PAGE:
On Tuesday, Duke beat Michigan State in a thrilling game as #1 squared off against #2 in the Champions Classic. The game not only featured a showdown of Hall of Fame coaches in Mike Krzyzewski and Tom Izzo, but also provided much anticipated matchups between several top ranked recruits. This game had it all.
It was the first time fans and scouts could see Marvin Bagley, the number one overall recruit this season and a projected top three NBA draft pick, against top tier talent. It was a test for Michigan State’s returning Sophomores Cassius Winston, Nick Ward, Josh Langford, and of course, Big 10 Preseason Player of the Year, Miles Bridges.
This was an NBA showcase featuring starting lineups with top ranked recruits. Prior to the start of the game, NCAA analysts were highlighting players to watch. Marvin Bagley. Miles Bridges. Grayson Allen. Jaren Jackson. Gary Trent. Wendell Carter. Watch them they said. They weren’t wrong – they all impressed and the game was fantastic from start to finish.
However, it was the name no one had suggested that impacted the game the most, especially after Bagley left the game with an eye injury – Javin DeLaurier. Duke’s 6’10” sophomore big man played 24 minutes of high energy basketball on both ends of the floor. He led all players in the game with a net rating of 47.8 and a plus minus of +22.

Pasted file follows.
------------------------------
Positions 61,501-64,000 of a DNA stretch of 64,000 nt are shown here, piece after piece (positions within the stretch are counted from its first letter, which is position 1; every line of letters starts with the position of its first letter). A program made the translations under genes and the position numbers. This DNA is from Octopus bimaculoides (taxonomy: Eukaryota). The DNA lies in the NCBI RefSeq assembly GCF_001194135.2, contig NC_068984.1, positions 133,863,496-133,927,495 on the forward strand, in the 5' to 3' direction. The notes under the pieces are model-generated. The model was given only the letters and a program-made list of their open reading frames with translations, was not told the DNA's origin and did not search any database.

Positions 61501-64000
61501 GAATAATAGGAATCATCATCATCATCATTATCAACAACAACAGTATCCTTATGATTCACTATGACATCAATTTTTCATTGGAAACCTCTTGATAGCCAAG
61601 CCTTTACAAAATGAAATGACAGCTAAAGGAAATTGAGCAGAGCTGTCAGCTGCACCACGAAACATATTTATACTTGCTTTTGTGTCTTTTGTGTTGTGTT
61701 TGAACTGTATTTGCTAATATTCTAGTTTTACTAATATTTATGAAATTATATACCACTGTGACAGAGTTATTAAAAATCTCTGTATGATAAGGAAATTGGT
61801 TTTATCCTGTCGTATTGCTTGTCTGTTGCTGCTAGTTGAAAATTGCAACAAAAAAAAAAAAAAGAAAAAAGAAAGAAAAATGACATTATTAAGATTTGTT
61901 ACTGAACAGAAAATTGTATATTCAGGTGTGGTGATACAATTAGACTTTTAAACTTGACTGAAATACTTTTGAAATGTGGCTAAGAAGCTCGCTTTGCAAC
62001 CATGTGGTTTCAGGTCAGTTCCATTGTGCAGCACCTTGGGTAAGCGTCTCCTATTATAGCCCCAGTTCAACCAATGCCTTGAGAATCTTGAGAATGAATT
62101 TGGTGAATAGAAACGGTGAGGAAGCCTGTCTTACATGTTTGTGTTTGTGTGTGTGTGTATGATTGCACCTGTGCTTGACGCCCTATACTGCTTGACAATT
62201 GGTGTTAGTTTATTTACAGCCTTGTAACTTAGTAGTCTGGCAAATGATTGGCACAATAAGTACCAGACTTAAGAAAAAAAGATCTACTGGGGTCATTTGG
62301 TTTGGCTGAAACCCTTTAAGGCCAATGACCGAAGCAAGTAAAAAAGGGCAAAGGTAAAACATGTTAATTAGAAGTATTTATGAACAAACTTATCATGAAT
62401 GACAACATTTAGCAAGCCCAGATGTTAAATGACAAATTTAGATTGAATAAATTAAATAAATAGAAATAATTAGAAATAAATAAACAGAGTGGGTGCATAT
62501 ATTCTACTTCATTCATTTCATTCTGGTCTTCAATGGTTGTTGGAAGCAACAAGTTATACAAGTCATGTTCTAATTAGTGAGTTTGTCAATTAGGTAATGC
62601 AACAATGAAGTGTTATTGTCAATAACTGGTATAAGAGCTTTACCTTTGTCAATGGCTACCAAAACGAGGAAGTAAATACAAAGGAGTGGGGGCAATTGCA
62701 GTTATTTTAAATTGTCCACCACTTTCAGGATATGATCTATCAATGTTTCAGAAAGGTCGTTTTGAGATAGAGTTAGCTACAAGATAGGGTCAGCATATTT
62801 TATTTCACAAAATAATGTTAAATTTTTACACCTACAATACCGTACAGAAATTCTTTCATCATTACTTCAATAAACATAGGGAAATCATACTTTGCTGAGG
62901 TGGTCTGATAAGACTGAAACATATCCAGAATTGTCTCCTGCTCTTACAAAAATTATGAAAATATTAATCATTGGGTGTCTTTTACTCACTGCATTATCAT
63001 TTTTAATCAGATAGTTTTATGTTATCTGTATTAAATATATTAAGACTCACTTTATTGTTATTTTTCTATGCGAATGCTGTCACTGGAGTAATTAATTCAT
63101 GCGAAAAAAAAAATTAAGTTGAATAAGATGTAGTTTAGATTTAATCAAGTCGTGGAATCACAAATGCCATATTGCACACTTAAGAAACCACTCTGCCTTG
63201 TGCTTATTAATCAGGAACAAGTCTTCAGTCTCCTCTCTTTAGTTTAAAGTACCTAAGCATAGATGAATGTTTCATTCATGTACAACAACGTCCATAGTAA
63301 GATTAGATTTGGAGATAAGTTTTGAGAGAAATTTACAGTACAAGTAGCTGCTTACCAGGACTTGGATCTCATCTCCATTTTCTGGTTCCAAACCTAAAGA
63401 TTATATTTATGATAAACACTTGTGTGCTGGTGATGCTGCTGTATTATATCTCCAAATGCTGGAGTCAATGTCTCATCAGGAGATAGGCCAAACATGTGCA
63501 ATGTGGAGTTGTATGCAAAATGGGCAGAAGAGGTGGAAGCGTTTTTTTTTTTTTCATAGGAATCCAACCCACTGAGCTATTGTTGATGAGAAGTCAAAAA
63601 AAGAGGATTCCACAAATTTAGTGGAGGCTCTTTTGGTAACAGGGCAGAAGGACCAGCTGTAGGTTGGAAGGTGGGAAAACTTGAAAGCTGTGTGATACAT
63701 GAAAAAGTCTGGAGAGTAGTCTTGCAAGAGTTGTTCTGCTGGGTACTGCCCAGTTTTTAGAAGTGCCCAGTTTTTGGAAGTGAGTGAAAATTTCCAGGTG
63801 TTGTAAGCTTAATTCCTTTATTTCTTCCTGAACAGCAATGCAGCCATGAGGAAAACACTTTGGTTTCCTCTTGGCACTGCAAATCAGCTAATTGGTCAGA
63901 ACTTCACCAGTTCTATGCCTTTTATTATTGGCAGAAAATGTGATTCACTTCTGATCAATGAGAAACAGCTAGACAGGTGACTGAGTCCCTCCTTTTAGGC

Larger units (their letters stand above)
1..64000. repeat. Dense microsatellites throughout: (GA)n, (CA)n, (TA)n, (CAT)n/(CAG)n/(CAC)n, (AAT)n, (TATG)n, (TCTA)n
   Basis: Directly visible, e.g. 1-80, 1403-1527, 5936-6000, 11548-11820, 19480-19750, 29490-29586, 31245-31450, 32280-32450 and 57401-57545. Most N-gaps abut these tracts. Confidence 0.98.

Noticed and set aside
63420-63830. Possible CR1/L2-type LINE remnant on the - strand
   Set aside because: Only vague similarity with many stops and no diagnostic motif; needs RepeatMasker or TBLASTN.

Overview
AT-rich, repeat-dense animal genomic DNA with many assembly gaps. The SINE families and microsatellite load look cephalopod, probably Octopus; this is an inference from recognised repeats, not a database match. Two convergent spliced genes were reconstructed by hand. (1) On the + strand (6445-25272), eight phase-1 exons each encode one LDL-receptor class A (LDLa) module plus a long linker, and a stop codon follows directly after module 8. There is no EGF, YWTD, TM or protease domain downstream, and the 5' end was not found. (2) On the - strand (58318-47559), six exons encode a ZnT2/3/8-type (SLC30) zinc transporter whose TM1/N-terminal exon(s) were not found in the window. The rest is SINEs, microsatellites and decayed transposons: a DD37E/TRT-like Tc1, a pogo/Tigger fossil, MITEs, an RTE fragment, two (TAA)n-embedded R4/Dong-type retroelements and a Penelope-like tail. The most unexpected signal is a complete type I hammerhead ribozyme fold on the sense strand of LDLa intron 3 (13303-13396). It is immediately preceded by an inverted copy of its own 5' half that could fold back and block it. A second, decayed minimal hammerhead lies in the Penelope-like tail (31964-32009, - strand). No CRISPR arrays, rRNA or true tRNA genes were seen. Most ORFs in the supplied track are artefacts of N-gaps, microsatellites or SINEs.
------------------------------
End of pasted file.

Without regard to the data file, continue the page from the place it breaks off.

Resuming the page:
DeLaurier’s effect can be seen on film and in the numbers. Without him on the court, Duke’s offense and defense were less effective.
Marvin Bagley was highly effective in his time before leaving the game with an injury and will be a force, both offensively and defensively. Grayson Allen played one of the best games of his career and was clutch down the stretch. It is not meant as a slight to either player’s performance, but DeLaurier’s play can’t go unmentioned – it truly altered the game and arguably the result.
DeLaurier's Eight Plays that Changed the Game:
DeLaurier did an excellent job at protecting the rim on Tuesday from the likes of Bridges, Ward, and Jackson. The first three plays are all plays where he blocked or altered a shot.
On this last play, DeLaurier didn’t record a block, but he quickly dropped down and forced Ward to pump again and change his shot angle allowing Bagley to get the block.
The next three plays are all possesions where DeLaurier flashes his great hands. His feet and hands are always active on defense, but also notice that he is constantly calling out defensive assignments and positioning to his teammates.
In the last two clips, DeLaurier grabs an offensive rebound to keep the possession alive. Note, that in both plays it is a tie game in the 2nd half.
Give credit where credit is due. DeLaurier needs to be recognized as another force for Duke’s frontcourt.